Learn about the different types of school visits available, get inspiration about questions to ask, and learn how to evaluate what you’ve seen on your school visit and the data you've researched about the school.
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The Best Data Is To See A School For Yourself
There is no better way to see if a school is a good fit for you and your child then to visit and see it for yourself. An in-person visit allows you to do a ‘gut check’ on what the data is showing you and confirm if the school is the right fit for your child.
There are several different ways to visit schools. First, we will talk about the various options you have. Please note, every school will have different methods of conducting visits. It is critical for you to reach out directly to the school to learn about how that particular school conducts visits and to schedule your visit. Contact info for each school is available on the school profile pages.
Types Of School Visits
- Tour: These are typically between you and a staff member and involve walking around the school, seeing the building, and having programs explained in an informal way. A tour may include observing a class in session and seeing different spaces around the building.
- Classroom Observation: These are sometimes part of a school tour and involve you sitting in on a class that is currently being taught. You can ask to observe a class reflecting the age of your child or a particular subject area you are interested in seeing to ensure the observation is a productive use of your time.
- Open House: These are typically open to the general public and a variety of staff will be present to answer questions about the school and talk about their experiences. Every school will hold its open house on a different day. Figuring out when open houses are scheduled will be important to learn through the school’s website or by calling or emailing the school directly. These are typically only offered once a year.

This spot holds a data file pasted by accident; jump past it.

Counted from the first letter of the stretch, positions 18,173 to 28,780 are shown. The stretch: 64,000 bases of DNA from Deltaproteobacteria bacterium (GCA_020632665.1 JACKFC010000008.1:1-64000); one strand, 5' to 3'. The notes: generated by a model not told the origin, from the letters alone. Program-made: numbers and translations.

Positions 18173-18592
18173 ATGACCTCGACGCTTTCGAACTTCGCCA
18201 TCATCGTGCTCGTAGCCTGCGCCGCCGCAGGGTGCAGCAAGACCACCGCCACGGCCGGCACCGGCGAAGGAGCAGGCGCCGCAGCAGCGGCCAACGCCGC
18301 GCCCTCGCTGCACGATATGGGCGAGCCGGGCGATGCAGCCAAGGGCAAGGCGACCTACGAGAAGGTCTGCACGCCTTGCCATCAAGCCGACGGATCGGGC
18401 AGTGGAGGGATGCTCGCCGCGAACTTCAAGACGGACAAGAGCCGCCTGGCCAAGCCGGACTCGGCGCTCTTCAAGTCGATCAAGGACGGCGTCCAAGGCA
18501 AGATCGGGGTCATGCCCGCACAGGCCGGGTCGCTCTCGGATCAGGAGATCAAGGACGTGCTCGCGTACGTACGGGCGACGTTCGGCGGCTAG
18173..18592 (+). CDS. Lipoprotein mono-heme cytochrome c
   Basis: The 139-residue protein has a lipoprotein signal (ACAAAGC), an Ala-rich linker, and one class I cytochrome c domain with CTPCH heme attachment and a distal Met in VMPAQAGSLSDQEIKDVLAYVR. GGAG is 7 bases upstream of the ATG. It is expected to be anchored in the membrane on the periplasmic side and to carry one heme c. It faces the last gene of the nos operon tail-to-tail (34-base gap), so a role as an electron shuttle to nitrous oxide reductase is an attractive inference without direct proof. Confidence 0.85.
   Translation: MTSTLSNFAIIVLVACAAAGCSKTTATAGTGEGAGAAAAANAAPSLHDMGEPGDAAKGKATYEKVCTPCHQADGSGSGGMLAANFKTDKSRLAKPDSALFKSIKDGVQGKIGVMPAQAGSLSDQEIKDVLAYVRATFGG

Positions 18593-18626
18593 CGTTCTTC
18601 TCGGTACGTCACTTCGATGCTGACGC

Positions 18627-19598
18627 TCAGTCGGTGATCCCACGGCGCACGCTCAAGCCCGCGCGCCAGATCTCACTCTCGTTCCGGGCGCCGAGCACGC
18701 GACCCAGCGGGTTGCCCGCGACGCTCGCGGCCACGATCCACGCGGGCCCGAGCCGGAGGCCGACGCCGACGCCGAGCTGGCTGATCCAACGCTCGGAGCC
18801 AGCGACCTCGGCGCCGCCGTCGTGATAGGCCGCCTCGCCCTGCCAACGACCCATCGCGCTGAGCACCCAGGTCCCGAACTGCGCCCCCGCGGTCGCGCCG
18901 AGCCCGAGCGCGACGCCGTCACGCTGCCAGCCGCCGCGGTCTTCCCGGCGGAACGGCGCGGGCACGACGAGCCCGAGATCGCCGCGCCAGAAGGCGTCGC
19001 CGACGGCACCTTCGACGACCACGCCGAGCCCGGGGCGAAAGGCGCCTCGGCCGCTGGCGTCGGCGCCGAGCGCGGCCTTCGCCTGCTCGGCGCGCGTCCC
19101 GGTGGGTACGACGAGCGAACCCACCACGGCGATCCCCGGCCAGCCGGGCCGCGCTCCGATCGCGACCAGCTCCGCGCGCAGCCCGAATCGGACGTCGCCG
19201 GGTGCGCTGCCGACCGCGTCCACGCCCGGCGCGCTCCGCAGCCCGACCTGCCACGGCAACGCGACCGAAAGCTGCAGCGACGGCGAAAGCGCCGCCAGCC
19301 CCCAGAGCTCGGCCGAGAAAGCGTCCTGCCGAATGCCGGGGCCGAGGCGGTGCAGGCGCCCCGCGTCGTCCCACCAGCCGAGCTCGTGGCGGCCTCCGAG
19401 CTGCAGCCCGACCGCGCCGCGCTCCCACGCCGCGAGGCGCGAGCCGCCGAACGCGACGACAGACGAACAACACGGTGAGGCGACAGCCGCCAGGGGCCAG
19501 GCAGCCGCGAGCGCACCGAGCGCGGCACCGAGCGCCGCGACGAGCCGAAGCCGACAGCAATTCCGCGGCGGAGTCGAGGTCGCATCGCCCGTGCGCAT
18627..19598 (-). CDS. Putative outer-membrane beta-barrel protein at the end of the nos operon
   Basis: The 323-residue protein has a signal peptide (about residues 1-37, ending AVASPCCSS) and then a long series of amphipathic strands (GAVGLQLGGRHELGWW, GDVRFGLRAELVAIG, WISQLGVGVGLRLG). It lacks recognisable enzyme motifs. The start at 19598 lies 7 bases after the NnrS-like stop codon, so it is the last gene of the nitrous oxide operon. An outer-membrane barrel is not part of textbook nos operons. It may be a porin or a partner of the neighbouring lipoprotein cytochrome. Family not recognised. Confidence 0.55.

- Shadow Day: These are typically for older students (primarily high school and sometimes middle school students) and involve your child spending a half or a whole day at the school. A current student serves as their host and your child will attend classes with them. Your child should be ready with questions and know what they are looking for in this visit to maximize this opportunity as these are typically done without the parent present. It is important to consider your child’s current school attendance policy when scheduling a shadow day. If there is a particular subject your child wants to observe, let the school know that ahead of time so they can include that in the day’s schedule.
Visit the school’s website, call, or email to find out what’s available for the schools you are interested in visiting. Please feel free to ask for what you need in a school visit. Use this worksheet to capture and organize information as you refine your list of schools to visit and what type of visits they offer.
Questions To Help You Evaluate Schools
This section will assist you in building a list of questions of things to observe or ask of staff when you visit the school. Here is a template to capture what questions resonate with you that you want to look for or ask during your visits. If possible, plan to visit more than one school to see the culture firsthand and interact with staff at the school to assist in making your decision.
Regardless of what type of visit you make to the school, having questions ready will help you reconnect to your priorities during the visit and ensure the school is able to meet your needs. The questions you ask the staff or seek to answer through the observation will provide answers to different types of information. The questions could be things you ask yourself about what you observe, how you feel about the environment, or questions you directly ask the staff.